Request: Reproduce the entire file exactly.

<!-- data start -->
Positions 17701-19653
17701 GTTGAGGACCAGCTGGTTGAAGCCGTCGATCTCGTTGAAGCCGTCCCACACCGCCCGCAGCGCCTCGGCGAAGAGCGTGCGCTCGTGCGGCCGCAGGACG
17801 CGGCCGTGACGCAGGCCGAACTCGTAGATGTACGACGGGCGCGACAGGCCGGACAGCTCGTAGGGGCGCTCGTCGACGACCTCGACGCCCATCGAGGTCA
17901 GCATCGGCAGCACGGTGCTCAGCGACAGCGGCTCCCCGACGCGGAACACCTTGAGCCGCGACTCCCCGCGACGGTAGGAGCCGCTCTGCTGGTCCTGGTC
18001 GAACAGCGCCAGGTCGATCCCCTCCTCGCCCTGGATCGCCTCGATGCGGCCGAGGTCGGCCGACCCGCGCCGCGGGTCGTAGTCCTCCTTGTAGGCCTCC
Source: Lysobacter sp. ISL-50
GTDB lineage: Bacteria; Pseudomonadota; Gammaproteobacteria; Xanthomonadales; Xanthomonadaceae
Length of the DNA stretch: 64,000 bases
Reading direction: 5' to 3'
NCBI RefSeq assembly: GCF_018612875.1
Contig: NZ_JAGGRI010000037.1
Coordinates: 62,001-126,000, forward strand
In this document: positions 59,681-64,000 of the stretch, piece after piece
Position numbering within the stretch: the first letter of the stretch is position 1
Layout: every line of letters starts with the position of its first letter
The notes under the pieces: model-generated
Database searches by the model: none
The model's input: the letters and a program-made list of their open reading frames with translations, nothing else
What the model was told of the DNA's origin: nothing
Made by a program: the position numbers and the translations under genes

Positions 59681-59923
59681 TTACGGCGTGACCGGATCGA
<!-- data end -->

Positions 17701-19653
17701 GTTGAGGACCAGCTGGTTGAAGCCGTCGATCTCGTTGAAGCCGTCCCACACCGCCCGCAGCGCCTCGGCGAAGAGCGTGCGCTCGTGCGGCCGCAGGACG
17801 CGGCCGTGACGCAGGCCGAACTCGTAGATGTACGACGGGCGCGACAGGCCGGACAGCTCGTAGGGGCGCTCGTCGACGACCTCGACGCCCATCGAGGTCA
17901 GCATCGGCAGCACGGTGCTCAGCGACAGCGGCTCCCCGACGCGGAACACCTTGAGCCGCGACTCCCCGCGACGGTAGGAGCCGCTCTGCTGGTCCTGGTC
18001 GAACAGCGCCAGGTCGATCCCCTCCTCGCCCTGGATCGCCTCGATGCGGCCGAGGTCGGCCGACCCGCGCCGCGGGTCGTAGTCCTCCTTGTAGGCCTCC
Source: Lysobacter sp. ISL-50
GTDB lineage: Bacteria; Pseudomonadota; Gammaproteobacteria; Xanthomonadales; Xanthomonadaceae
Length of the DNA stretch: 64,000 bases
Reading direction: 5' to 3'
NCBI RefSeq assembly: GCF_018612875.1
Contig: NZ_JAGGRI010000037.1
Coordinates: 62,001-126,000, forward strand
In this document: positions 59,681-64,000 of the stretch, piece after piece
Position numbering within the stretch: the first letter of the stretch is position 1
Layout: every line of letters starts with the position of its first letter
The notes under the pieces: model-generated
Database searches by the model: none
The model's input: the letters and a program-made list of their open reading frames with translations, nothing else
What the model was told of the DNA's origin: nothing
Made by a program: the position numbers and the translations under genes

Positions 59681-59923
59681 TTACGGCGTGACCGGATCGA